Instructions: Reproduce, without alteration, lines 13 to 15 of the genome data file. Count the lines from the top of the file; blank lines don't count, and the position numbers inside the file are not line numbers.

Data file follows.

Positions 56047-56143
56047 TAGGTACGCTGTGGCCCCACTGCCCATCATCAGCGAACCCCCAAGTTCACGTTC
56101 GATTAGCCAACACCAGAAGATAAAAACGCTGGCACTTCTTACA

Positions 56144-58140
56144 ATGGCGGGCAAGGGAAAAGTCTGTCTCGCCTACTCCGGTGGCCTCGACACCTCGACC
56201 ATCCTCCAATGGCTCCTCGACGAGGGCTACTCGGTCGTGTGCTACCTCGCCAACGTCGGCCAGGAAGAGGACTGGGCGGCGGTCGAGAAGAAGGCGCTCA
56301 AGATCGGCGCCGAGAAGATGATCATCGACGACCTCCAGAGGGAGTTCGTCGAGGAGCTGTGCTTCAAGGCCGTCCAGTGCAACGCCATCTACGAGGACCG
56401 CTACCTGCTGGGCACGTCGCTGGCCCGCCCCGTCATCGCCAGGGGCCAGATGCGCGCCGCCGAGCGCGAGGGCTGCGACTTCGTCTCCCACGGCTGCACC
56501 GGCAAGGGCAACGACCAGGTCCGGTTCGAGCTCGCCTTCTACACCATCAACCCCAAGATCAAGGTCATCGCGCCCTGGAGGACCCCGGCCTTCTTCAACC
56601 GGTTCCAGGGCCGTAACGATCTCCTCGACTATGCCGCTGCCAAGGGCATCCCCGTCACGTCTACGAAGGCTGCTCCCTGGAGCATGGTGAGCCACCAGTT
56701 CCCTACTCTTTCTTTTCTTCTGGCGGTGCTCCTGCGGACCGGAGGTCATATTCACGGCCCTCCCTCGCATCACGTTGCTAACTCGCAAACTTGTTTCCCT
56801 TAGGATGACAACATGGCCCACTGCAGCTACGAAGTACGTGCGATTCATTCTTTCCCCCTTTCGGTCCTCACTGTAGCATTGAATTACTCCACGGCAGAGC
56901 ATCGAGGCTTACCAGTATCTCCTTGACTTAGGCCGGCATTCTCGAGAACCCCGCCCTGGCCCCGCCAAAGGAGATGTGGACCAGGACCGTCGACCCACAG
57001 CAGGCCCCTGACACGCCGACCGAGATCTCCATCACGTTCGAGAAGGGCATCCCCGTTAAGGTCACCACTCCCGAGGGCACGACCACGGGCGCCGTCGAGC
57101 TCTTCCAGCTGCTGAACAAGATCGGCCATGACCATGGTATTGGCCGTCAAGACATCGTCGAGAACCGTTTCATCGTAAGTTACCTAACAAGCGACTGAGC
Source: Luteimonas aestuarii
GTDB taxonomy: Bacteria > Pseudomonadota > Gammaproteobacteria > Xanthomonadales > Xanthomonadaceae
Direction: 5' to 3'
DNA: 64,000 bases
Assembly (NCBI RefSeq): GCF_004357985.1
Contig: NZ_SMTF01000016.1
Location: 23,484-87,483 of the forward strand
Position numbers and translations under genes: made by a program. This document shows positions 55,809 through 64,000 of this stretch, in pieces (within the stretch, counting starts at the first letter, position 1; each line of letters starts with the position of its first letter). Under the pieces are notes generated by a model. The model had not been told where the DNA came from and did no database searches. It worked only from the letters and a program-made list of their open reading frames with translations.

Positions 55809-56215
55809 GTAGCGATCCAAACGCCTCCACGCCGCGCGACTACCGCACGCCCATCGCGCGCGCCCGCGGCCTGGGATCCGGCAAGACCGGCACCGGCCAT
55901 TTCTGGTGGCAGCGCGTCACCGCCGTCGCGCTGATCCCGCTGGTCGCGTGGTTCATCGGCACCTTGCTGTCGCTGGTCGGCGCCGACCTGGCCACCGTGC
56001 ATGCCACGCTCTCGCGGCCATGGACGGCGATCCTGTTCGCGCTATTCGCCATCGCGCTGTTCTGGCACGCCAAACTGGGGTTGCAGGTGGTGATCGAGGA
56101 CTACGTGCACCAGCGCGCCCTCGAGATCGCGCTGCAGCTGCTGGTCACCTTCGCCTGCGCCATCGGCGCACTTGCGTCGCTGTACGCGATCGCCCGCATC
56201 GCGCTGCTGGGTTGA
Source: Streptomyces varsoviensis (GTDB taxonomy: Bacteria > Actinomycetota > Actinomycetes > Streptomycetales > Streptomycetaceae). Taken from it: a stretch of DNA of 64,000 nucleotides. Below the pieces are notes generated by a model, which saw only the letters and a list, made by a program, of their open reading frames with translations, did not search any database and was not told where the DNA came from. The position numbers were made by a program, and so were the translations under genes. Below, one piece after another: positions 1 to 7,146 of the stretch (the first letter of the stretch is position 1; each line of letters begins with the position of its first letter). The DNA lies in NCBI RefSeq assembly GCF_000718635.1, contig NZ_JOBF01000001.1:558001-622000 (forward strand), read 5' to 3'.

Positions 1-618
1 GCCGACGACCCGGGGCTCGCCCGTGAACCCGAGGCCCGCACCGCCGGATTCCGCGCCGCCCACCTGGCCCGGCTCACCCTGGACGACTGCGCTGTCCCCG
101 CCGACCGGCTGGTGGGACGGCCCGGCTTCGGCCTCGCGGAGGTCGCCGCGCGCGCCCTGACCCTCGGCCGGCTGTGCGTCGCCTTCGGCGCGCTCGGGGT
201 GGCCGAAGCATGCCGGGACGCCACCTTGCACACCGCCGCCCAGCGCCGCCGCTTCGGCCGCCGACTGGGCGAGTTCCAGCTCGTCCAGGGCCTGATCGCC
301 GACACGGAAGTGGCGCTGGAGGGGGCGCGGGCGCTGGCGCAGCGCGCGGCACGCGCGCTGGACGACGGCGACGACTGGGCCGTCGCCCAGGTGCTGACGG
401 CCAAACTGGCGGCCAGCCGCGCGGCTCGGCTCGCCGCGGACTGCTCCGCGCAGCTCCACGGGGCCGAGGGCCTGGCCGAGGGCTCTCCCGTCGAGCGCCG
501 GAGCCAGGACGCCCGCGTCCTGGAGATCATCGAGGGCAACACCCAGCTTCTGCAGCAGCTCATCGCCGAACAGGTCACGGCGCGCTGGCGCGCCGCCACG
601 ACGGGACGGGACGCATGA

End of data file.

56901 ATCGAGGCTTACCAGTATCTCCTTGACTTAGGCCGGCATTCTCGAGAACCCCGCCCTGGCCCCGCCAAAGGAGATGTGGACCAGGACCGTCGACCCACAG
57001 CAGGCCCCTGACACGCCGACCGAGATCTCCATCACGTTCGAGAAGGGCATCCCCGTTAAGGTCACCACTCCCGAGGGCACGACCACGGGCGCCGTCGAGC
57101 TCTTCCAGCTGCTGAACAAGATCGGCCATGACCATGGTATTGGCCGTCAAGACATCGTCGAGAACCGTTTCATCGTAAGTTACCTAACAAGCGACTGAGC